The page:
The Midnight Sun (almost) by Train, Ship and Plane
What follows is a snapshot of some of the historic dwellings and buildings we happened upon in the course of our visit. The first leg of our journey, via the Caledonian Sleeper and an overnight Shetland ferry service, landed us in Lerwick.
This drystone tower was probably built between 2,400 and 2,100 years ago for a powerful local ruler. Access originally was only by a causeway. Scholars still debate whether this was a prestigious home or a fortified stronghold, or both. After a few centuries the Broch was reduced in height.
The later building’s residents were important figures who enjoyed imported luxuries. Fragments from a decorated Roman glass bowl were found there. The Broch may have had a turf covered, willow grid shell roof. This is conjecture based on local domestic architecture - it is possible that it never had a roof.
The house is a flamboyant example of 19th century Gothic Revival architecture, built on the back of Welsh coal money, under the direction of its creator the 3rd Marquis of Bute and his architect Sir Robert Rowland Anderson. The imposing marble hall has a stunning vaulted ceiling displaying the stars in their courses, while the stained glass windows depict the signs of the zodiac.
The chapel is of all white marble with stained glass windows which, at certain times of the day, bathe the interior in attractive pink hues, making it an ideal setting for wedding parties. It is particularly popular for celebrity weddings, for example that of Stella McCartney. Her father Paul McCartney and Heather Mills stayed in the Blue Room.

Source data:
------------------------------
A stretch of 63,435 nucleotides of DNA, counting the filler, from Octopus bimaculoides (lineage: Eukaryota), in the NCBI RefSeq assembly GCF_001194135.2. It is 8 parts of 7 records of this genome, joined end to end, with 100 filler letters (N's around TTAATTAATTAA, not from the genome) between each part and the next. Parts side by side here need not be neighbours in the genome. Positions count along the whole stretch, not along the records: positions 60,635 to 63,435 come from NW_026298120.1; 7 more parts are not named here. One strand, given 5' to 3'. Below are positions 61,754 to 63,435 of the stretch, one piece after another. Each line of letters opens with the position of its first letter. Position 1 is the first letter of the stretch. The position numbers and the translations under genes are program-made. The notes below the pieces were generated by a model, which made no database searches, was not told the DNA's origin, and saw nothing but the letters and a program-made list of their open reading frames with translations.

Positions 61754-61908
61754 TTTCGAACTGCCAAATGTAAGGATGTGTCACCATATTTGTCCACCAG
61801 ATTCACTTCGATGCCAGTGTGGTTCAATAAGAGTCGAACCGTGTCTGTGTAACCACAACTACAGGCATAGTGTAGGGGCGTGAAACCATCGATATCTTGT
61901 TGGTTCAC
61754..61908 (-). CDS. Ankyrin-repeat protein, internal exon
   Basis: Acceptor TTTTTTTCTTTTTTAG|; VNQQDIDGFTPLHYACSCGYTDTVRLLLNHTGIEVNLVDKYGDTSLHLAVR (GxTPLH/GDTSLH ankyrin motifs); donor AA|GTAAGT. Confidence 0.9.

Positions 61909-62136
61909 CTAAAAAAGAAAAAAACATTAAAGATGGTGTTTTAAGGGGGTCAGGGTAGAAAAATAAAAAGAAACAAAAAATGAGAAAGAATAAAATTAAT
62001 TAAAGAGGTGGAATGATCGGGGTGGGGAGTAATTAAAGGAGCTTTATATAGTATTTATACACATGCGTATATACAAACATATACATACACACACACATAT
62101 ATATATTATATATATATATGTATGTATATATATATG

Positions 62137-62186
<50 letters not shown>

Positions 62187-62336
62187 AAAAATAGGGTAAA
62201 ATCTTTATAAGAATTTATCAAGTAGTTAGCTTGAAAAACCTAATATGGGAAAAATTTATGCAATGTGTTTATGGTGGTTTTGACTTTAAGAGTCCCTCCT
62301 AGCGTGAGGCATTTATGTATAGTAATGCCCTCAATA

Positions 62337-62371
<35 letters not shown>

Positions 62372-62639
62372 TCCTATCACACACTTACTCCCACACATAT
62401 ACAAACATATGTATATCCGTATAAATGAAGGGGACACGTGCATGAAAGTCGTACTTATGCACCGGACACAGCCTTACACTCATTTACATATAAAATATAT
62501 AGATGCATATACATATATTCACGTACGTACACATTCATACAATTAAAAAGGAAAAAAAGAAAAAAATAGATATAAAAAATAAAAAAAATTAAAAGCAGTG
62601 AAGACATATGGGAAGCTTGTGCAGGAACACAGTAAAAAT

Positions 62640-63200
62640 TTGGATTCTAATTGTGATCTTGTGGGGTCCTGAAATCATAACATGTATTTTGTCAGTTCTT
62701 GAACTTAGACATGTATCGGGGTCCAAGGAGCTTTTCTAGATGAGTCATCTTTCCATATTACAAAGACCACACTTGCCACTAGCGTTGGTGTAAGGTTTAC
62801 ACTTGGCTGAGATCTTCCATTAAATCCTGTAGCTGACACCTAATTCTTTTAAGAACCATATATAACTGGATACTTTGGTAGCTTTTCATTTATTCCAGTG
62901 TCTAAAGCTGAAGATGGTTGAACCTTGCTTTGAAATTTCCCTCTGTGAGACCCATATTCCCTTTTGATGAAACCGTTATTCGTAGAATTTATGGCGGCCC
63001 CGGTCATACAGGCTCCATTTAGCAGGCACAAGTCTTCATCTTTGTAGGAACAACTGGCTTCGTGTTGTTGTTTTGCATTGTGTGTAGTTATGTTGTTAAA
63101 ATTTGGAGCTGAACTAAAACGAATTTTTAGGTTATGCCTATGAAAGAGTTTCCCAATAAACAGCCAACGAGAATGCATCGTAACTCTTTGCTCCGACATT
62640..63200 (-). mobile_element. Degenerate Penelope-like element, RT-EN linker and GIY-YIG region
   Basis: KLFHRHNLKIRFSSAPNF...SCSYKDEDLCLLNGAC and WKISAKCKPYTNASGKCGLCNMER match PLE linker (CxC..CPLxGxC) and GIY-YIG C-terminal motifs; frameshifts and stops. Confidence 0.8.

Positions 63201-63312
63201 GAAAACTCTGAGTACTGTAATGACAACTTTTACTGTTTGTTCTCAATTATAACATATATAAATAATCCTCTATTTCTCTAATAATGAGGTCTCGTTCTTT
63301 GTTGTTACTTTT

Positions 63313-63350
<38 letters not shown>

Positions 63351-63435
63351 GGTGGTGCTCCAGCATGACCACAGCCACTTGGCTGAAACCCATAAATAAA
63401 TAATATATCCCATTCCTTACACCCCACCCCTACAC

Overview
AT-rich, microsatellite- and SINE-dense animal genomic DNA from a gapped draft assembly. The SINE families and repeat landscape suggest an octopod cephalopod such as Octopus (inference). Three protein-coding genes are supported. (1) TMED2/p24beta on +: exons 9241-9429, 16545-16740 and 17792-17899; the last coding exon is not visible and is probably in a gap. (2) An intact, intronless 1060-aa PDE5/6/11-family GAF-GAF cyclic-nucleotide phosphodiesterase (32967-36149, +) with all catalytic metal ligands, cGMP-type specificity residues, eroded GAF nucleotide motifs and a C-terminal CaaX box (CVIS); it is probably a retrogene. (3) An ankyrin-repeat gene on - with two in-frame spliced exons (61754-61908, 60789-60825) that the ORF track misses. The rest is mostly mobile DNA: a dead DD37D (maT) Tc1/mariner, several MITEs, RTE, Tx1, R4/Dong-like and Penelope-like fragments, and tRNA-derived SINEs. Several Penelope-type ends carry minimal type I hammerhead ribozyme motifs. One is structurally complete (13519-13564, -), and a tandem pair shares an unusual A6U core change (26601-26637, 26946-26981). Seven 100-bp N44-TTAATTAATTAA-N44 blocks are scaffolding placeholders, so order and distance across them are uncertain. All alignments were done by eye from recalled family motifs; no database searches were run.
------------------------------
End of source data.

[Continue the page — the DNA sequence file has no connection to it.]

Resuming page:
For much of the past, the sea was the highway for people travelling between places. The Firth of Clyde was like a modern motorway and Bute was the island that guarded that route. It was therefore very important. Whoever occupied Bute controlled access far inland via the river Clyde, the river Leven and Loch Lomond.
In the mid- to late-twelfth century Rothesay Castle was built, and the focal point of the island moved from Dunagoil in the west to Rothesay. It is known from Norse sagas that local Gaels and Vikings squabbled over it for a time. By the fourteenth century however, the castle was firmly in Scottish hands and became one of the prominent residences of the Stewart kings. Robert the Bruce is said to have visited to celebrate with the local knights, shortly after his victory at Bannockburn.
Below I offer some pictures for your interest and amusement, an occasional miscellany of unusual dwellings and artefacts seen on Lerwick.
An abandoned crofter’s cottage
At first glance maybe, but actually a plant pot. Possibly a good subject for the garden railway enthusiasts among us?
Not sure if this is a granny annexe or garden shed, the heart-shaped door is interesting too, I’ll let you decide.
Seen in the Shetland Croft House Museum c1880, a very cosy place to spend the night. No good for claustrophobics though.
Considering this is Shetland’s most remote and northerly island and has never enjoyed rail service, it begs the question of how these items got here, must be another enthusiast.